Wednesday, Sept. 27, 2023 |
Share this story
COVID-19 cases increased statewide by nearly 11,000 this week, but it wasn’t due to superspreader events.
Instead, the DOH now is collecting data on COVID-19 reinfections, adding 10,955 new cases that occurred since September 2020 to this week’s total.
Although reinfections are being counted, who is susceptible and how severe their infections might be still remains unknown.
“The data on reinfections underscores what we have been saying — that limited immunity from previous infection only lasts so long,” said State Epidemiologist Sarah Kemble during press conference on Wednesday. “You can’t assume just because you’ve had COVID-19 before that you aren’t going to get it again.”
Reinfections make up nearly 10% of all new confirmed cases statewide, although Kemble noted the number could be higher due to at-home tests, the results of which are not reported to the state.
Since the beginning of the pandemic, reinfections make up about 3% of all cases in Hawaii.
The DOH reports reinfections if they occur at least 90 days after an initial infection. This means rebound infections, like the one experienced by President Biden after taking Paxlovid, would not be counted as a reinfection in the new data.
“Paxlovid is still protecting you against ending up in the hospital or having very severe outcomes of disease,” Kemble noted.
Breakthrough infections, or infections of those who have been vaccinated against COVID-19, are not yet distinguished in the state’s data.
“Unfortunately, we don’t have data on vaccination status for our new cases or reinfected cases at this time,” Kemble said. “But if you compare people who have been vaccinated after infection, versus those who were never vaccinated after infection, those who were vaccinated after infection do better, they have less severe disease, are less likely to die, and they do have some protection against reinfection.”
While the DOH has been collecting data related to reinfections since September 2020, only now has the number risen significantly enough that the DOH found it worth adding to the COVID-19 dashboards.
“We have been working on it for some time, but we have been able to put this together and wanted to get this out, as we’re seeing this noticeable change in trends with BA.5 and BA.2 before that,” she said. “I think it is important to know that reinfection is happening. It certainly informs choices about getting vaccinated.”
Although the severity of a reinfection depends on the individual, in most cases, it is less severe than an initial COVID-19 infection.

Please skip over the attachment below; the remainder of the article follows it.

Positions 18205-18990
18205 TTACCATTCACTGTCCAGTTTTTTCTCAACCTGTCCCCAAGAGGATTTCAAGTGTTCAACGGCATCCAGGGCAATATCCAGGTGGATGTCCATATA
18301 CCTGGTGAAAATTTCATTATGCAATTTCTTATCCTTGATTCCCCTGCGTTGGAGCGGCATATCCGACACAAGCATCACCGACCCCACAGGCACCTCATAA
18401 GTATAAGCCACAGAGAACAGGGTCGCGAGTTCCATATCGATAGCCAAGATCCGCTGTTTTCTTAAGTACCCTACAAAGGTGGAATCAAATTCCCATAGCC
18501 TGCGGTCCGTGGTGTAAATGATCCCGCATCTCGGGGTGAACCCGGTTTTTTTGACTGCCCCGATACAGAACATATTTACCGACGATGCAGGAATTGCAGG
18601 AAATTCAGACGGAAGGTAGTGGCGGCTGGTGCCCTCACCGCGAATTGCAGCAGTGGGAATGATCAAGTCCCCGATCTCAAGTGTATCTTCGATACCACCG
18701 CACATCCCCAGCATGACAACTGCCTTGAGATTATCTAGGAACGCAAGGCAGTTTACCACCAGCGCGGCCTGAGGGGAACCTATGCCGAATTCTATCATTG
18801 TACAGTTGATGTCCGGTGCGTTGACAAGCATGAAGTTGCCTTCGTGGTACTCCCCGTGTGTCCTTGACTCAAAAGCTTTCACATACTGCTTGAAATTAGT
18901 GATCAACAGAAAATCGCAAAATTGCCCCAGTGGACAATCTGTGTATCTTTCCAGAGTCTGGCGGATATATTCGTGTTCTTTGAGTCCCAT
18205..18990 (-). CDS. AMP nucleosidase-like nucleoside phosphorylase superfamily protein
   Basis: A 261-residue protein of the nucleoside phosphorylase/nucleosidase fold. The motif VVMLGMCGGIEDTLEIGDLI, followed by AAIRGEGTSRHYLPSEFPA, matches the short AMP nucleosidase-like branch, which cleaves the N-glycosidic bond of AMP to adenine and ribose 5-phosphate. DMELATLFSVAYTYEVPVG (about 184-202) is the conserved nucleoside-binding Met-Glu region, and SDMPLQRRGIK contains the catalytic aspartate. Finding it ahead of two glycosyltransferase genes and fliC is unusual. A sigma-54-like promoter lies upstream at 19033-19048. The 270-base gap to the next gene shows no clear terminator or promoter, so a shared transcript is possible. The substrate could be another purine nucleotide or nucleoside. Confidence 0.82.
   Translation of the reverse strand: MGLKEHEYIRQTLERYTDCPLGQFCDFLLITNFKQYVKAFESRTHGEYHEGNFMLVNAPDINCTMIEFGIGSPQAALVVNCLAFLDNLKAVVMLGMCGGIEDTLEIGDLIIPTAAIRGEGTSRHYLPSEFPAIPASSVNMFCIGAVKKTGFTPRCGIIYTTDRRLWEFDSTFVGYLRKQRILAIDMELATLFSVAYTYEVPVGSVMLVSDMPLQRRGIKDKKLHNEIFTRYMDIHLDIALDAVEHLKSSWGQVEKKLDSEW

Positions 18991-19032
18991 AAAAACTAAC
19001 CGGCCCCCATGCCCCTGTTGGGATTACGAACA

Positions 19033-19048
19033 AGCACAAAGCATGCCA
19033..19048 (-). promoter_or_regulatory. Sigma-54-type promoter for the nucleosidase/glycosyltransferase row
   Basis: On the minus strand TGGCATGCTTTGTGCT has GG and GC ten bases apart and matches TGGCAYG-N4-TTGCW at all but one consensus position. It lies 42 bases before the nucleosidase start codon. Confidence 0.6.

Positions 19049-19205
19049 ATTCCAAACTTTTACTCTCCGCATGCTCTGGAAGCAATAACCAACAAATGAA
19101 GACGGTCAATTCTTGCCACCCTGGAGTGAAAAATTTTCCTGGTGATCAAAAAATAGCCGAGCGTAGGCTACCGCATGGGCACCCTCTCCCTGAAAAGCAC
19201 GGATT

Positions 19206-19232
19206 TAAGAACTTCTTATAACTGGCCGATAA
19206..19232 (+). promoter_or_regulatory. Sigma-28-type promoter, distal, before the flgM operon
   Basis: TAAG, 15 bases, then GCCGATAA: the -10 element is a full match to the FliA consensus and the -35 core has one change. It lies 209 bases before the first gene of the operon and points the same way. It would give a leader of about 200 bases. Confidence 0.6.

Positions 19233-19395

“It really seems to depend on which specific variant was your first infection and which specific variant was your second infection,” Kemble said. “In general, reinfection tends to be more mild for most combinations, but that’s not always the case. Unfortunately, some people who are reinfected still do end up in the hospital or can die.”
While Kemble noted the likelihood of someone getting a reinfection remains uncertain, she said immunocompromised individuals and those taking medication that suppresses the immune system may be more susceptible.
“There’s still a lot we don’t know about what makes some people more susceptible to reinfection,” she said. “If you’ve been vaccinated, and particularly if you’ve been recently boosted, you’re less likely to be infected.”
A new variant report released by the DOH on Tuesday confirmed 95% of new cases in Hawaii County stem from the BA.5 variant, while the other 5% stem from the BA.4 variant. Bivalent boosters that protect against both variants are now available throughout the Big Island, with locations and availability listed at vaccines.gov.
“You have about 1.6 to 1.8 times better protection compared to getting a regular booster if you’ve got the bivalent booster,” Kemble said, adding that even research from nonbivalent boosters showed they helped to reduce the overall risk of reinfection.
As of Wednesday, 54,892 bivalent boosters have been administered in Hawaii.
There were seven new COVID deaths reported statewide this week, including two in Hawaii County. Both women were above the age of 80 with underlying conditions, one who was hospitalized and another who was not.
“We’re still seeing a lot of human and economic impact from COVID-19, so I would not call the pandemic over,” Kemble said, commenting on Biden’s recent declaration that the pandemic has ended. “By staying current on vaccines, you’re giving your immune system the biggest boost it can have, so that when you are next exposed to this virus or a future variant, you’re going to have the most protection.”
Email Grant Phillips at email@example.com.
Your email address will not be published. Required fields are marked *